With apologies to those who have already read it, I reproduce a letter from today's Guardian. I couldn't have put it better myself. Indeed I didn't put it as well the other day when I wrote to some friends about British food and culture being so varied and mixed up, ethnically and otherwise, because there is no sound agreed basis of what is British.
It is so easy for the British fascists and their self-avowedly Parliament-wrecking fellow-travellers (who together got more than 20% of the vote on Sunday, and who are very different from, and considerably nastier than, other countries' Eurosceptics) to make a lot of noise about the symbols when the substance is so clearly lacking.
The Guardian letter is followed by my translation of the same point made by the late Spanish poet Antonio Gala. It is a piece that I use as a translation exercise with my students. The attitude described in it comes across as utterly bizarre in modern Spain, even more now than when it was written. But, mutatis mutandis, it is the view of a good number of modern British patriots.
Real national identities (Battle with Les Rosbifs leaves France cool, June 12) are founded on economics, not sport. The French live their nationalism every day. Tricolours fluttering from car windows are unnecessary because the cars are French. They celebrate their Gallic passion daily by drinking a glass of wine, manufacturing a train or going to the cinema.
In our open, free-market economy, many home industries have disappeared and property booms and high rents have denuded our town centres of their diverse local communities. Bistros, bakeries, delicatessens, fishmongers and butchers exemplify French life in the same way that consumer-driven, branch-populated high streets express our increasingly fragile, homogenised character.
Ordering a coffee at a pavement café in Paris is a simple tradition undiluted by the bewildering pseudo-choice of flavoured milky drinks on offer here. The French are French every day, but we have very little left to us with which to be British. Thus, our understandable confusion between a substantive national identity and the empty symbolism of a dogged defence of the pound and the flag of St George.
The argument, if his monologue could be called an argument, began with a light-hearted anecdote. I told him how a flag waving in the wind outside the window of my hotel room had prevented me seeing the monument which interested me. ‘This sort of thing often happens,’ I concluded, ‘with symbols and what they signify’. The man sitting opposite me at the table, and to whom I had only just been introduced, went pale. ‘The flag is the emblem of the motherland’, he said almost shaking. ‘I thought that the author of Landscape with Figures would be a better patriot than his frivolous observation betrays him to be. As the poet sang: “Glory to thee, flag of Castile,/Brushstroke of blood and sun;/He who bows not the knee before thee/Deserves not the name of a Spaniard.”’ To draw the sting from the comment I suggested that the bit about the knee might have been only empty words. If only I had not: the man stood up, cleared his throat, and opened the floodgates of his speech.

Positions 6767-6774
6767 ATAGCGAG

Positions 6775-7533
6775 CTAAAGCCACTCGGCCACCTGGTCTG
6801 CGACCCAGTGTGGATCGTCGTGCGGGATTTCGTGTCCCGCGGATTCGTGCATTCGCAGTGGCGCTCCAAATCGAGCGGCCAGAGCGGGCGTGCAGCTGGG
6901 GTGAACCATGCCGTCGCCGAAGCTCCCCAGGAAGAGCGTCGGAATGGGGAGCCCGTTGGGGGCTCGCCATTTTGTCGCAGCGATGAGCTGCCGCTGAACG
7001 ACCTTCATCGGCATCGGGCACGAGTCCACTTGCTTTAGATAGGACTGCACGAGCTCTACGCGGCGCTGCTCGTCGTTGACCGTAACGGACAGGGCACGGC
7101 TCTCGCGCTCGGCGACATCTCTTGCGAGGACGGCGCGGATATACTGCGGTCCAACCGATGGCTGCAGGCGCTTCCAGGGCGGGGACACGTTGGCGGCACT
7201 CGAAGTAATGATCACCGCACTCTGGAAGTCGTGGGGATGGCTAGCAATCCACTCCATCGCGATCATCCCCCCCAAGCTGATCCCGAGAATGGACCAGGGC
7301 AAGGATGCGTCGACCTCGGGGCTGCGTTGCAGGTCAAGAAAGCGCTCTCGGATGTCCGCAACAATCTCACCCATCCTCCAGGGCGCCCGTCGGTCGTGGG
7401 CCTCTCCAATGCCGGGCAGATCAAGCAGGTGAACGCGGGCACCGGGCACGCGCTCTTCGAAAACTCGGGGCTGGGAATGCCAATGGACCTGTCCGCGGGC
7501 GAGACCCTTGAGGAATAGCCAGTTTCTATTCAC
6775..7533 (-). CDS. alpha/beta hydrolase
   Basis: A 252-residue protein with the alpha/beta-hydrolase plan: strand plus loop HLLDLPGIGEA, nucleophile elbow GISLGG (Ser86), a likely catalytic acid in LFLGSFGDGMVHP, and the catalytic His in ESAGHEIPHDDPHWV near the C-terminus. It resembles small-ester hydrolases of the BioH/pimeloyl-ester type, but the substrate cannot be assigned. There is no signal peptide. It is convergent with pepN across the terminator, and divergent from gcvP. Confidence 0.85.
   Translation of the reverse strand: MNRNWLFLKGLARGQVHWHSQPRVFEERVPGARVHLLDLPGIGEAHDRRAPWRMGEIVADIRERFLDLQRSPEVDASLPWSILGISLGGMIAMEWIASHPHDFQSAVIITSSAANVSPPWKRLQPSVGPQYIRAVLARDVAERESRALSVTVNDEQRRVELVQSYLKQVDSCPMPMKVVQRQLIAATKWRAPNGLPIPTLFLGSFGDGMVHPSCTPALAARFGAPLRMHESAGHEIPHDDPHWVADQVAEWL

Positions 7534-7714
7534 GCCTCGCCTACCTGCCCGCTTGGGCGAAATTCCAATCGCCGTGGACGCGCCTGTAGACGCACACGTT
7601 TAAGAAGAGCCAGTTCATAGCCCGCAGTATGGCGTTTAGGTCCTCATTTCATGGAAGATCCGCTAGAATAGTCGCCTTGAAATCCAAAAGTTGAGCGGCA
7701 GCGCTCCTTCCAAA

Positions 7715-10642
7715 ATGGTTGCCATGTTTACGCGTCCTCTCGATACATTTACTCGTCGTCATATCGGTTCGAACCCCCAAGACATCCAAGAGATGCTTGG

‘You are probably one of those who think that Europe is the sum of everything good with nothing bad mixed in. I, on the other hand, was brought up in the way of those who gave their lives with the Flanders regiments or on the never-ending plains of newly-discovered America, with a cross or a sword in their hands, in the days when the sun never set on the domains of the motherland. I am one of those who will fight for their country right or wrong, the heirs of those who made the ultimate sacrifice in the War of Independence [from France, the Peninsular War] and of those who spilt the blood from their veins in the Last Crusade [the Spanish Civil War].
‘I was brought up – and I know that this does not happen now, as if eternal truth could be in or out of fashion – to hate the French (who will always be the Frogs as far as I am concerned) and to be wary about Europe, which has only ever infected us with destructive and materialistic ideas. If we still had the Pragmatic Sanction of Aranjuez of 1559, by which Philip II isolated us from it so that we would not be contaminated, Spain would never have ceased to be the unsleeping lion which spread its paw on land and sea. Our kings were Catholic because they were ecumenical; no other nation had the God-given honour of discovering the New World and circumnavigating the globe. Discovery, I said; not a meeting of cultures or of peoples. Ours was the people chosen to erect the cross above the idols and to teach the Indians the most beautiful of all languages. For that reason the flag is something concerning which I will not admit opinions; I could kill anyone who insulted it. It represents the motherland and the Courts of Cadiz [writing the 1812 Constitution] laid down in their Article VI that “love of his motherland is one of the principal obligations of all Spaniards.” Yes; the others were to be just and charitable.’ The patriot regarded me with hatred and went on, ‘Every Spaniard has three mothers: first, his bodily mother; second, the Virgin, who is our mother in the spiritual sense; and finally, his motherland which is a mother in the one sense as much as in the other.’
El País, 10th May 1992